Founded by John McKnight and Jody Kretzmann in the 1990’s, Asset Based Community Development (ABCD) is part of a growing movement of world-wide social and economic innovation with citizens at the center. Its growth has been led by the ABCD Institute of DePaul University.

ABCD considers local assets as the primary building blocks of sustainable community development. Building on the skills of local residents, the power of local associations, and the supportive functions of local institutions, asset-based community development draws upon existing community strengths to build stronger, more sustainable communities for the future.

In short, an asset-based approach involves building “from within.”  This is done by revealing strengths and capacities that already exist, mobilizing those capacities through relationships, and and looking to citizens as leaders of efforts to make changes. It’s based on the belief that everyone has gifts, that there is no one we don’t need, and that communities change from the inside out, with the people who live there at the center–not the other way around.

Three powerful questions to begin with are:

  • What can residents do themselves, using their own gifts, talents and resources?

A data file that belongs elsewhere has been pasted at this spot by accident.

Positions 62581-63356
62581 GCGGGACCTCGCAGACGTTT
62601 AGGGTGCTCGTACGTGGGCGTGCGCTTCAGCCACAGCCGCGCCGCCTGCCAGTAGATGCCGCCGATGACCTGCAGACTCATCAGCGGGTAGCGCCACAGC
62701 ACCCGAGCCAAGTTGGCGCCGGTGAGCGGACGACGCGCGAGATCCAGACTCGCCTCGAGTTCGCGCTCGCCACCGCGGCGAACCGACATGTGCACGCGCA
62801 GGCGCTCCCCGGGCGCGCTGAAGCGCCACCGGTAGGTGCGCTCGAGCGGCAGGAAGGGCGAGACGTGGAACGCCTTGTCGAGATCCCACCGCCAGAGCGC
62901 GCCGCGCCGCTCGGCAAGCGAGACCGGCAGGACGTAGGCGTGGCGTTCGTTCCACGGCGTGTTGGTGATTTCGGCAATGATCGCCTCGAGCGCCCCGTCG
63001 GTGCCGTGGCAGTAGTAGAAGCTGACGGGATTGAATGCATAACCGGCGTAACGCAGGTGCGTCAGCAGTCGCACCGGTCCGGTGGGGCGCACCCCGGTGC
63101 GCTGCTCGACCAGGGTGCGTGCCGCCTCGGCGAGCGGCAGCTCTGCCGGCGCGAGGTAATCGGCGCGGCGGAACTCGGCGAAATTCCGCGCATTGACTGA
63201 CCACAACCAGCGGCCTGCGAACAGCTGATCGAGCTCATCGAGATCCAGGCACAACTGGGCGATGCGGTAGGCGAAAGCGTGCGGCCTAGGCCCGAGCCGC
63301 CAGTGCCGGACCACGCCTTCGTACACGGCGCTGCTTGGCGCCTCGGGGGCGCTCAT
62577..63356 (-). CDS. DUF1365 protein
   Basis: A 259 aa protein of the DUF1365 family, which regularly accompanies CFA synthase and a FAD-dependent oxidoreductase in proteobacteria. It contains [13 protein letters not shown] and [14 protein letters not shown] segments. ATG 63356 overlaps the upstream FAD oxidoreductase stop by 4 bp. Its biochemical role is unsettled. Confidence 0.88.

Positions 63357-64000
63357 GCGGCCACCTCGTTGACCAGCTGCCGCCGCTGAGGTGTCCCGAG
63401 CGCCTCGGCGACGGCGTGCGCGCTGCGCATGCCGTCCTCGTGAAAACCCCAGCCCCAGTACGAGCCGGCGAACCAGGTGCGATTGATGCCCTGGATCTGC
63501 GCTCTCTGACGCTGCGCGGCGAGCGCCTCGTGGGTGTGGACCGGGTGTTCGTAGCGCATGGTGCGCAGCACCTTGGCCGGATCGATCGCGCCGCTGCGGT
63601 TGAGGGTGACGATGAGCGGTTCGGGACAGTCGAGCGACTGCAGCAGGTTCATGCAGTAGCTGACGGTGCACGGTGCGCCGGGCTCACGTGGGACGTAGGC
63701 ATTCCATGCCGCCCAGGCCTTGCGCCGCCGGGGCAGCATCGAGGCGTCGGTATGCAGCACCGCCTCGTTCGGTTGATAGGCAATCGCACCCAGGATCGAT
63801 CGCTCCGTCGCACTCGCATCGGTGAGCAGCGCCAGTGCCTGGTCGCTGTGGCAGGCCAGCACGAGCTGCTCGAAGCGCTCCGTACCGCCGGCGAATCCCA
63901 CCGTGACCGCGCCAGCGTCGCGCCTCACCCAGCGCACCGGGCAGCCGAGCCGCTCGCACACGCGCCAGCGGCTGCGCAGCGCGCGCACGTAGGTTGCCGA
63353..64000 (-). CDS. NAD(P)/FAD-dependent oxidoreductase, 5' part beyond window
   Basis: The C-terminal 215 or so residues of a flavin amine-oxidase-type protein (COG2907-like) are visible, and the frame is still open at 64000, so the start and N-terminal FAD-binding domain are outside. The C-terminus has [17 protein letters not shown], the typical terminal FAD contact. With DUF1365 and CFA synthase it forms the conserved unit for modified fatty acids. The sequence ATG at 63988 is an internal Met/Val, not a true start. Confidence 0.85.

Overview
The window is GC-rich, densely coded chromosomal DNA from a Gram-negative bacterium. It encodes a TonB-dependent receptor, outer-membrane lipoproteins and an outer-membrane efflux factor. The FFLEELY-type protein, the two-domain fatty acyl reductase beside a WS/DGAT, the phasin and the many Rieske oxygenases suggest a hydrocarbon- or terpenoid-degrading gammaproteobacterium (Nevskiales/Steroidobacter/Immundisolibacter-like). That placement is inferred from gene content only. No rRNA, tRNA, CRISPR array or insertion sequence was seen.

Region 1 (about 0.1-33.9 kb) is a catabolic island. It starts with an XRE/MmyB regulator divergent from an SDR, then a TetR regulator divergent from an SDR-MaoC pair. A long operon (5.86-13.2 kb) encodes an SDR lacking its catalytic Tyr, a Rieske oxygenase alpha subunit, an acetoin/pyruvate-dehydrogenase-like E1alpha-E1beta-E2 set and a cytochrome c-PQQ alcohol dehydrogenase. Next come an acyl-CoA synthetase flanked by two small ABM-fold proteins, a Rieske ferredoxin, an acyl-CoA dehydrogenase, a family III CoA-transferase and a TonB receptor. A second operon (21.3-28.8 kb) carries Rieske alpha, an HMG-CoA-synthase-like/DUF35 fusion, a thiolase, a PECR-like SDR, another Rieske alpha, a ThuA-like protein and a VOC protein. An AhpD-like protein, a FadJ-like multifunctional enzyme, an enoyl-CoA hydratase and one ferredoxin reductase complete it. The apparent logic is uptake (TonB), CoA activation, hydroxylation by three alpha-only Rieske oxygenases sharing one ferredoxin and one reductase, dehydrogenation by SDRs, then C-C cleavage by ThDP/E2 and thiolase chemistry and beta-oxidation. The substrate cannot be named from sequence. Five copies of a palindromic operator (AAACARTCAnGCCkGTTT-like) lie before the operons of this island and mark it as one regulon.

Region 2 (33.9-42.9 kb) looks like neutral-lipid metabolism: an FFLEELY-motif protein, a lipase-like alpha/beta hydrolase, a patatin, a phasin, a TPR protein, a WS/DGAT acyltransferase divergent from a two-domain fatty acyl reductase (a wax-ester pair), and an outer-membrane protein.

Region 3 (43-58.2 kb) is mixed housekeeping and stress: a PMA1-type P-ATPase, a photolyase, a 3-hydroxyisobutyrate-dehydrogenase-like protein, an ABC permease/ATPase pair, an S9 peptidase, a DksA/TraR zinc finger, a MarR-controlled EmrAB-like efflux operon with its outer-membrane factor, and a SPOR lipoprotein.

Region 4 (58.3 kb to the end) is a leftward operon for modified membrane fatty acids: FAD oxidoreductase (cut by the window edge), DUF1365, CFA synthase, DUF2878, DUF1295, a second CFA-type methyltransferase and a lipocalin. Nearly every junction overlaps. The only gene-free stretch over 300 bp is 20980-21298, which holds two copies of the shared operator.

• What can residents and agencies do together?
  • What can only agencies and institutes do?

Assets and Inclusion

ABCD also proposes a powerful shift in the way that communities and human service agencies approach groups who are often marginalized from community and have become labeled for their deficiencies. These include folks who are elderly, who receive welfare, young people, people who are experiencing homelessness, and people with disabilities. Through an asset-based approach, marginalized people can become welcomed back into the center of community as contributing members of community when seen for their gifts and capacities rather than their problems or deficiencies.  Relationships of dependency and disempowerment can be replaced by reciprocal relationships based on care, exchange, and authentic relationships with other members of their community. This adds value and resources not only to the lives of people formerly at the margins, but to the lives of all members of community who now have access to the skills and resources of people formerly shut off from community life by perceptions of “neediness” and the absence of gifts.


Asset-based thinking can be applied for transformational results to address a wide range of challenges and possibilities, including:

  • Poverty and Economy-Building
  • Children and Youth
  • Elder Care
  • Education
  • Public Health
  • Housing & Neighborhood Development
  • Restorative Justice
  • Diversity & Healing Racial Divides
  • Citizen Engagement


To learn more about how to apply ABCD in your neighborhood, group or organization, contact me to set up a free consultation at (941) 266-9232 or